By Gabrielle Russon
In 2018, Universal’s Fast & Furious: Supercharged opens and Disney’s Hollywood Studios will reveal its Toy Story-themed land. SeaWorld Orlando, in need of an attendance game-changer, is opening a new raft ride.
But more attention from industry observers is focused on the Star Wars lands opening in 2019 at Disneyland and Walt Disney World or talk of Universal developing a Nintendo-themed world.
“People are going to delay their trip to Orlando because they want to see Star Wars,” said Scott Smith, an Orlando native who is an assistant professor at University of South Carolina’s hospitality school and still studies the industry.
He expects the parks to offer price incentives or sneak peeks for the much-awaited future expansions as ways to keep attendance from dipping in 2018.
“With great changes comes great price increases,” Smith said, looking ahead to 2019.
It makes sense for the amusement parks to advertise 2018 as a good time to come before the big crowds and big ticket prices arrive, he said.
Calling 2018 a slow year says a lot about Orlando’s high standards, said Robert Niles, a journalist who has covered the theme-park industry for 20 years.
“An off-year for Orlando is an amazing year for everybody else,” said Niles, who has written for publications, such as the Los Angeles Times, The Orange County Register in California and his popular blog, Theme Park Insider. “This looks like a smaller year simply because the bigger years have become so big.”
Theme parks’ biggest competitive push in recent years was the opening of the Wizarding World of Harry Potter in 2010, said Duncan Dickson, a former Disney executive who now teaches at the University of Central Florida’s Rosen College of Hospitality Management.
“Ever since Harry Potter, it woke everybody up. The game is changing, and we have to keep up,” Dickson said. “You want your guests to keep coming back – you’ve got to create a reason.”
With the success of Harry Potter, Universal challenged Disney World, which did not want to give up its market share to a competitor, he said.
“It’s leading to a theme-park arms race in the Orlando market,” Dickson said.
Now the large amusement parks typically expand every year, whether it’s a new multimillion-dollar roller coaster or something more low-scale, like a parade, Smith said.
“You certainly don’t ever want to be accused of resting on your laurels,” Smith said. “You have to put something in your advertising that’s new and improved.”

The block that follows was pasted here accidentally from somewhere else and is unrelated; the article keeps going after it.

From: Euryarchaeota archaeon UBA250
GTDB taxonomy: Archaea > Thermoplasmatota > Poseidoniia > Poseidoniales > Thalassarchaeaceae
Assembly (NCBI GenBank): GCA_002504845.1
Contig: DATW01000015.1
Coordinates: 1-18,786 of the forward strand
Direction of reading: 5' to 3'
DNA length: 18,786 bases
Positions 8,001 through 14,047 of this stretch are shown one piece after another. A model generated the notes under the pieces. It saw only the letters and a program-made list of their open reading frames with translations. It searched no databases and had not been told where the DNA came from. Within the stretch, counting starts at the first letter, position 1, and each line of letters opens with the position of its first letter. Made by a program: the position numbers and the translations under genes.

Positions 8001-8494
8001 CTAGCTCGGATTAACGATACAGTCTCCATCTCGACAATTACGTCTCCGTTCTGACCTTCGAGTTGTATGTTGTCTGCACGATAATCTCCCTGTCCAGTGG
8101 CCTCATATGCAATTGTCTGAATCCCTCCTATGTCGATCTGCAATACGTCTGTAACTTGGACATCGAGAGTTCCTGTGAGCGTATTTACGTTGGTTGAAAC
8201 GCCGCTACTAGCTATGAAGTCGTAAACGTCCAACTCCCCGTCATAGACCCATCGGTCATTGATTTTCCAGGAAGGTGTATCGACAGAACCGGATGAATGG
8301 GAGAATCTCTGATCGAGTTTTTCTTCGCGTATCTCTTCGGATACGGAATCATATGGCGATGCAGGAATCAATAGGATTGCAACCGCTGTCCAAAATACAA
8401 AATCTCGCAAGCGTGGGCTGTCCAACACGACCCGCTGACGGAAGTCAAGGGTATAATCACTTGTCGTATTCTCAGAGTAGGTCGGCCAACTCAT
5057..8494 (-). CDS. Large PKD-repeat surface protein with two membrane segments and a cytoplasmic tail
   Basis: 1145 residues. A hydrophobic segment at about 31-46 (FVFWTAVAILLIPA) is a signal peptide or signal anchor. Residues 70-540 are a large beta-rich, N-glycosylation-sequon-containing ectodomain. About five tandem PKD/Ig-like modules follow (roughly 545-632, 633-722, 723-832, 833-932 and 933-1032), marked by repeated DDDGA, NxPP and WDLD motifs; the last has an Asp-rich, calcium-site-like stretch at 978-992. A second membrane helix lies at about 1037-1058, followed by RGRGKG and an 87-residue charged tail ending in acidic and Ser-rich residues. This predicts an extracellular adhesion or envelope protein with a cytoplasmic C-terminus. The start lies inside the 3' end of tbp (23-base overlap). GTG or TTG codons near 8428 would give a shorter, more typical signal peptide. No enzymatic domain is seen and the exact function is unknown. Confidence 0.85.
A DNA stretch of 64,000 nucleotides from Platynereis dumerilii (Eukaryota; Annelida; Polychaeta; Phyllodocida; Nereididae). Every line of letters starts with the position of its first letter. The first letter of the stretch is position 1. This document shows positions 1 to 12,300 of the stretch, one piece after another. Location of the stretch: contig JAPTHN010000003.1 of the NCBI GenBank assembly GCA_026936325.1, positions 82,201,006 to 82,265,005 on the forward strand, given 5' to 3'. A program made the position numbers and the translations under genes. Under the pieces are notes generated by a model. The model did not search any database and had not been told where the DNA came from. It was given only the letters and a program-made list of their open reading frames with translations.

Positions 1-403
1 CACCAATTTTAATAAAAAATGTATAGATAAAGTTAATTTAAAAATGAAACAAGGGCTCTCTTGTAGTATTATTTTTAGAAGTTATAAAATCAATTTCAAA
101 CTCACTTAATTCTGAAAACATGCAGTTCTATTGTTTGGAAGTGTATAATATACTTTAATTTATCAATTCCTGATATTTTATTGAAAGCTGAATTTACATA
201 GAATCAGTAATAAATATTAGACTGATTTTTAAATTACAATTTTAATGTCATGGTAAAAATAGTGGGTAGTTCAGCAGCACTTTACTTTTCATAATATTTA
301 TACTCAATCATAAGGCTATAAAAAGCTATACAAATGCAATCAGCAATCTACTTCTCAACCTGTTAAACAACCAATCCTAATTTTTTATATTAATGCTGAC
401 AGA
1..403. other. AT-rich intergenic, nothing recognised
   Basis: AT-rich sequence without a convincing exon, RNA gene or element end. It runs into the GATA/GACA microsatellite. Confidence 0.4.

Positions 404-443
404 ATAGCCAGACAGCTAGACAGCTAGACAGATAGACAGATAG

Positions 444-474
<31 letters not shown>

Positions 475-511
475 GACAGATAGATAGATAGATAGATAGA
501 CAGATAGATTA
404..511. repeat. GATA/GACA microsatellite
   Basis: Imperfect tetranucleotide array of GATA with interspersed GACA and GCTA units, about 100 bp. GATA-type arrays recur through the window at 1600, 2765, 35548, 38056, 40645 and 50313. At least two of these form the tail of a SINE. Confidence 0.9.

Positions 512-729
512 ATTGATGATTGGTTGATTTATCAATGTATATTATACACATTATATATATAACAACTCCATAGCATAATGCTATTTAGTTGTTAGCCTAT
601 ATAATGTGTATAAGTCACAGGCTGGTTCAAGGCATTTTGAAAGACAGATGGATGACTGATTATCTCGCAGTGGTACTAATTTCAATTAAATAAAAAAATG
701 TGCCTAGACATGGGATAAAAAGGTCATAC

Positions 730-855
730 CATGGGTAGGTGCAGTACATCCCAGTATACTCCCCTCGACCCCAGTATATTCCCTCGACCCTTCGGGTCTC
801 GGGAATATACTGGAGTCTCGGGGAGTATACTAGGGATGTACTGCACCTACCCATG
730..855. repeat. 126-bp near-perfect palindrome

This year’s new rides at Disney and Universal are pulled from “powerful franchises” and could be well-received, Niles said.
Fast & Furious: Supercharged will take visitors on a chase in a party bus through San Francisco with characters from the movie franchise. It is in the same vein as Universal’s Skull Island: Reign of Kong ride, which has 3-D, high-definition images on 360-degree screens, Niles said.
“What we do best is place the guest right in the middle of the story and action,” said Thierry Coup, senior vice president of Universal Creative.
The Fast & Furious movie franchise has been overlooked and is especially popular among diverse audiences, Niles said.
“There’s a huge audience out there that absolutely adores Fast & Furious,” Niles said. “This is for them.”
Disney’s Toy Story Land, which features two attractions, including the family roller coaster Slinky Dog Dash, stands out because it’s one of the rare franchises that appeals to multiple generations, he said.
The first film came out in 1995, and many of those who grew up watching it are having children now. Toy Story 3 was released in 2010.
The expansion will help a relatively empty Hollywood Studios – which shut down the Great Movie Ride in 2017 and is currently under construction for Star Wars: Galaxy’s Edge – steer some families from the more crowded Magic Kingdom, Niles said.
SeaWorld Orlando will debut a new raft ride, Infinity Falls that features moments of intense rapids and a record-breaking 42-foot drop.
“I’m really excited for Infinity Falls,” said Paul Noland, president of the Orlando-based International Association of Amusement Parks and Attractions. “That will have the potential to take raft rides to a whole another level.”
The ride opens during a pivotal time after 2017 brought declining attendance, dropping revenues and SeaWorld cut 350 positions in October.
“I can honestly say 2018 is going to be a make-or-break year for SeaWorld,” Smith said. “We’re rapidly approaching the point they may have to make radical changes.”
But Smith and Niles said they were doubtful a raft ride would be enough to generate a significant attendance boom.
“It’ll be a nice addition to the park,” Niles said. “I don’t know if it moves the needle boosting their attendance.”
“No one thing” will immediately fix the attendance struggles, said SeaWorld vice president Brian Morrow, adding that Infinity Falls is a part of a multiyear investment in new attractions at Orlando and the company’s other theme parks to rebound. – Orlando Sentinel/TNS
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